Sarah E. Worley (left), chair
Hon. Bonnie H. MacLeod (Ret.) (right), vice chairClick here to view the Dispute Resolution Council members.
DR MEMBER SPOTLIGHT
DR Section Member Spotlight: Attorney, Mediator, and Ombudsman MICHAEL ZEYTOONIAN
“The processes I employ call for a different kind of lawyering – more the role of counselor than that of hired gun. We are problem solvers, collaborating with clients to achieve the best possible results.”
Focusing on resolution through collaboration, Michael Zeytoonian brings a specialized approach which includes a conflict assessment process designed to determine the most efficient methods by which to resolve disputes. Read on to learn more about Michael and his passion for educating clients about life beyond litigation.
What led you to DR work?
I have litigated all kinds of matters for over 25 years as a lawyer in the service of government and in private practice and loved trying cases. Three things led to shifting from litigation to using dispute resolution processes to help people solve legal disputes: 1. Very few cases filed with courts (less than 3%) go to trial; 2. The litigation process, especially discovery, is too long, too inefficient, too expensive and too draining for clients; 3. I recognized how critical it is for the client (and for the lawyer), to use the dispute resolution process that best matches the specific dispute situation presented. Frank Sander, a dispute resolution master, referred to this as “fitting the forum to the fuss.” That first step is vital to achieving the best kind of resolution possible.
What is unique about your style or approach to DR that provides value to parties in a dispute and distinguishes you from most others who do the same work?
My approach is always driven by the client’s situation and the goal of satisfying the client’s interests and needs the most efficient way possible. That led to my training in mediation, collaborative law, ombuds services and conciliation. A true counselor must know how each process works, and be proficient in their utilization. I focus on educating my clients on what options are available to them, how they work and when they should be used. All of these steps are important so the client can make informed choices of how to best work through their disputes.
What is a hobby, a passion of yours or community activity you do outside of your work as a neutral/lawyer?
I’ve been actively involved in my (Armenian) church and ethnic community activities – ministries, education, projects and causes – throughout my life. The spiritual/ethnic/cultural aspects add richness to life and provide opportunities to give of ourselves, connect with others, and to help those in need. These activities have added another dimension which help me balance worldly perspectives; these opportunities provide a certain “grounding” of our lives and in our work as lawyers.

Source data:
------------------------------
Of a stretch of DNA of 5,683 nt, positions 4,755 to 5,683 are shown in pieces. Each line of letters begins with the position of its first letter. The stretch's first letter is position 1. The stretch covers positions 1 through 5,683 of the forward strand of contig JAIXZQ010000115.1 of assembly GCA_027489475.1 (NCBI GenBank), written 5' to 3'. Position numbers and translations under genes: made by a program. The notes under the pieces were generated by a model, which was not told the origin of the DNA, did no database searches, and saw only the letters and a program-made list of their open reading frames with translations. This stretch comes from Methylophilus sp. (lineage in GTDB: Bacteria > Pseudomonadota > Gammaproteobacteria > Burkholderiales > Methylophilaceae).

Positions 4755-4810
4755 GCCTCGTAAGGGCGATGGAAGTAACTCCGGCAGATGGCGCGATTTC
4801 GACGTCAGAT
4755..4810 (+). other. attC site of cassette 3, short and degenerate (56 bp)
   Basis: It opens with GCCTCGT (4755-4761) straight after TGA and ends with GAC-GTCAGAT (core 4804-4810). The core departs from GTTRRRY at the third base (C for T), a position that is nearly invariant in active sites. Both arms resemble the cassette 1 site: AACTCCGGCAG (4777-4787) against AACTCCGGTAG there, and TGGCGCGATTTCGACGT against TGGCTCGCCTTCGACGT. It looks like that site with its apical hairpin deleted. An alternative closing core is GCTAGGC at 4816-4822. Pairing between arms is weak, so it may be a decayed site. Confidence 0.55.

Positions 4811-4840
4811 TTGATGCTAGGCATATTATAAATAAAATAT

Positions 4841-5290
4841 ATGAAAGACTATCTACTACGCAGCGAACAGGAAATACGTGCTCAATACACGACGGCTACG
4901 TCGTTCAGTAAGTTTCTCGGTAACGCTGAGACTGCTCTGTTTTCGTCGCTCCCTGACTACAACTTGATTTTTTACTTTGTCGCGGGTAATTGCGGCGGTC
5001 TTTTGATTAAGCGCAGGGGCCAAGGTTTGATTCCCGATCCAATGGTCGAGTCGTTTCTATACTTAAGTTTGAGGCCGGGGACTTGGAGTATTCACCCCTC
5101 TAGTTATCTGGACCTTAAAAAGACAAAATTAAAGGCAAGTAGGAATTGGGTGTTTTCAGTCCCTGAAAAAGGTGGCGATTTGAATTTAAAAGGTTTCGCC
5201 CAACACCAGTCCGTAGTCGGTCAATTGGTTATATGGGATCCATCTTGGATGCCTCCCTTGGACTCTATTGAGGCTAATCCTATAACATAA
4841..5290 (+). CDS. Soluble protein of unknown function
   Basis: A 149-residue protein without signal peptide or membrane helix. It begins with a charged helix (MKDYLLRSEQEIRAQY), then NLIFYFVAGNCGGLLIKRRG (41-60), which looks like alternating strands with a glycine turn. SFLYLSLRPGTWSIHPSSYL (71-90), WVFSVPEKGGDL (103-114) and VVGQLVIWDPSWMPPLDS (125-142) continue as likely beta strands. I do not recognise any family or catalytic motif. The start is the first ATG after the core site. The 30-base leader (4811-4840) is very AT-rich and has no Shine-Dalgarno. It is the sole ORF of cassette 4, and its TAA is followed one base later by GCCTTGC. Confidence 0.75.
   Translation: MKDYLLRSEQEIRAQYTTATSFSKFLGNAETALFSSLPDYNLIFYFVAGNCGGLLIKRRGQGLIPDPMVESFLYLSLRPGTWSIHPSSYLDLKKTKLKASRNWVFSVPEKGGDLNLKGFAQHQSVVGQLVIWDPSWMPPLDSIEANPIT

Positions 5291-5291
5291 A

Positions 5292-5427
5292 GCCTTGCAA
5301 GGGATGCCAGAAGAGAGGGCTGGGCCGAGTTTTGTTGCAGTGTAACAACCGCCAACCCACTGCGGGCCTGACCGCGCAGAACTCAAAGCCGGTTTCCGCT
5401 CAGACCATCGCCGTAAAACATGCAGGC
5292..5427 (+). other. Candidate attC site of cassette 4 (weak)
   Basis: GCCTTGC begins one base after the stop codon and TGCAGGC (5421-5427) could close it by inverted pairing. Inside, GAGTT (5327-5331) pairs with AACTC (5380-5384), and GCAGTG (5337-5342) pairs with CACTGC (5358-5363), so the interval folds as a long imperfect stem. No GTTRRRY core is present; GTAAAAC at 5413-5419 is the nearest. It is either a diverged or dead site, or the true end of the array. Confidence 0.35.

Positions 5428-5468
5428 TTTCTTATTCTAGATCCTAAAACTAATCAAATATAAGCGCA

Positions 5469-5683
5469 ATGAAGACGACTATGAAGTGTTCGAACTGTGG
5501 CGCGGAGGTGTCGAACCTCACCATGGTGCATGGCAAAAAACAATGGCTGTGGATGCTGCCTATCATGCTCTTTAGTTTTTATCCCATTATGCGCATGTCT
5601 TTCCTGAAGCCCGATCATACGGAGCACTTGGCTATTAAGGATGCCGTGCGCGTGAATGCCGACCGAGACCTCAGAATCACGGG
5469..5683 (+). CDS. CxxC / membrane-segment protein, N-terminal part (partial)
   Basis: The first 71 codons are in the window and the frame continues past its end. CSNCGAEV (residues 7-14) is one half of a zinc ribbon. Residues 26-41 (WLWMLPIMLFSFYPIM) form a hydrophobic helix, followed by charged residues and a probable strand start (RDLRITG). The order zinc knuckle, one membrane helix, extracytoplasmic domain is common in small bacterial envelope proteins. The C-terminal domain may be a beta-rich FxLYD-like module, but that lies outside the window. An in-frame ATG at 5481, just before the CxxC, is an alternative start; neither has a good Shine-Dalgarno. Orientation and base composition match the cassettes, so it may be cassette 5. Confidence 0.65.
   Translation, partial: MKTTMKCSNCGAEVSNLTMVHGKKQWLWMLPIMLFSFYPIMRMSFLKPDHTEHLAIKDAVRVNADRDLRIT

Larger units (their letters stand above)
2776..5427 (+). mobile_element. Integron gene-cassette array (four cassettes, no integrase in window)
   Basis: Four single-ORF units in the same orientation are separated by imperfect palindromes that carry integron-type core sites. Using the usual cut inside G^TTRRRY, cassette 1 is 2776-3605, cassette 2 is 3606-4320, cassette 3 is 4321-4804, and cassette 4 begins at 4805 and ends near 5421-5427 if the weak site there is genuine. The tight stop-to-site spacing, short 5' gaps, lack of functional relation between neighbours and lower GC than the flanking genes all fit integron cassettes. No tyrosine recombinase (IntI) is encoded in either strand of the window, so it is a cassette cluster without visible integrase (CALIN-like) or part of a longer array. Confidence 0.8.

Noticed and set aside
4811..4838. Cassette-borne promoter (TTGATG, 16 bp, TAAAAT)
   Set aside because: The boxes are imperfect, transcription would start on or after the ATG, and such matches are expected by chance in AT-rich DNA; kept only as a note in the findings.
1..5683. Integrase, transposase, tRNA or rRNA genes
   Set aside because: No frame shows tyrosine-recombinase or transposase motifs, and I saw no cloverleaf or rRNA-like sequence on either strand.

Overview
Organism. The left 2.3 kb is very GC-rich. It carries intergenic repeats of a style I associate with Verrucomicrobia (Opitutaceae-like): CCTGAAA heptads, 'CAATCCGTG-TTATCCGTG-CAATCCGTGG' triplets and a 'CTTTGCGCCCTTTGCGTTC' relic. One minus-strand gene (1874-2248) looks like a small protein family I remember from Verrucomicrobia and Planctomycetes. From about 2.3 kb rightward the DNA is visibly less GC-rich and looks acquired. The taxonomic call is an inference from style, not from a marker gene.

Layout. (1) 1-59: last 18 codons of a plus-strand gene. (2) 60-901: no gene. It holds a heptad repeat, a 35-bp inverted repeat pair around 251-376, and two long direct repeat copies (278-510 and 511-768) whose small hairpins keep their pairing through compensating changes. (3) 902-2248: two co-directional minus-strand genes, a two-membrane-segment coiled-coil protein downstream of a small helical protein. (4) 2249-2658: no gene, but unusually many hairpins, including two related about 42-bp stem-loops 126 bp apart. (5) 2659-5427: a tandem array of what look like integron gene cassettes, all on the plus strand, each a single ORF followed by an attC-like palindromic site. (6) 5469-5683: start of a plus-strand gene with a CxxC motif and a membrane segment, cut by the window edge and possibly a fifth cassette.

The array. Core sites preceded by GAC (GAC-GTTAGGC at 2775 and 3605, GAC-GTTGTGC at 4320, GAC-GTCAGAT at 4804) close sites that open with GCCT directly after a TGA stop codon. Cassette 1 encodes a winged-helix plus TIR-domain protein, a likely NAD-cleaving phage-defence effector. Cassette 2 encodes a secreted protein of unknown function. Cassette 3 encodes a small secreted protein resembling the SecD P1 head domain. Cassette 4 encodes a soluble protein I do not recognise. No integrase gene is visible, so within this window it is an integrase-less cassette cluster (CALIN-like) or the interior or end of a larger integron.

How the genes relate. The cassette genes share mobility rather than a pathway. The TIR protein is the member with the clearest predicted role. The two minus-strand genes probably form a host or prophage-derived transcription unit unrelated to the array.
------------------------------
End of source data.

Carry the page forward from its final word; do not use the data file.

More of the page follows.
Tell us what you would like people to know about your firm or practice.
My firm helps restore and when possible transform the workplace or small business situation and all those impacted by it to a healthier situation than the one that led to a dispute. We do this by either serving as a neutral mediator or as legal counselors for our clients. In either role, we use non-adversarial processes designed to help parties resolve their disputes efficiently and creatively, so that the outcome is tailored to meet their needs. We are problem solvers, collaborating with clients to achieve the best possible results.
What change would you like to see come about in the area of DR?
I would like to see more lawyers trained to represent their clients in problem-solving, non-adversarial processes like mediation and collaborative law, and other hybrids designed as interests-based or principled negotiation processes. There are clear differences between how we represent our clients in litigation vs. in these processes – differences in approach, strategy, mindset, goals and outcomes. These processes call for a different kind of lawyering – more the role of counselor than that of hired gun. This training will lead to a whole new niche for lawyers who want to be more responsive to the needs and preferences of our clients, and more efficiency and creativity in representing our clients.
Do you have an anecdotal story you’d like to share that is either humorous or provided you with a key teaching moment?
One of the most complex and interesting cases I ever worked on was as part of a team of four talented collaborative lawyers (who were also trained as mediators) representing eight clients. The dispute involved a myriad of legal issues and some that didn’t fit into any typical claim or cause of action. It called for a lot of flexibility in process and creativity in coming up with solutions. We used a collaborative process that morphed into a mediation and resulted in a wonderful and creative resolution. One collaborative session with the mediator was dedicated to the lawyers telling our clients’ stories in a controlled structure where the other side parties listened to the stories. After the case was resolved, our clients told us that while the resolution was wonderful, the most important thing to them was that opportunity to be heard – to have their stories told and heard by the other side without interruption or challenge. That alone made the process worth it. It was an important need that had to be met, and the process gave them the forum for that.
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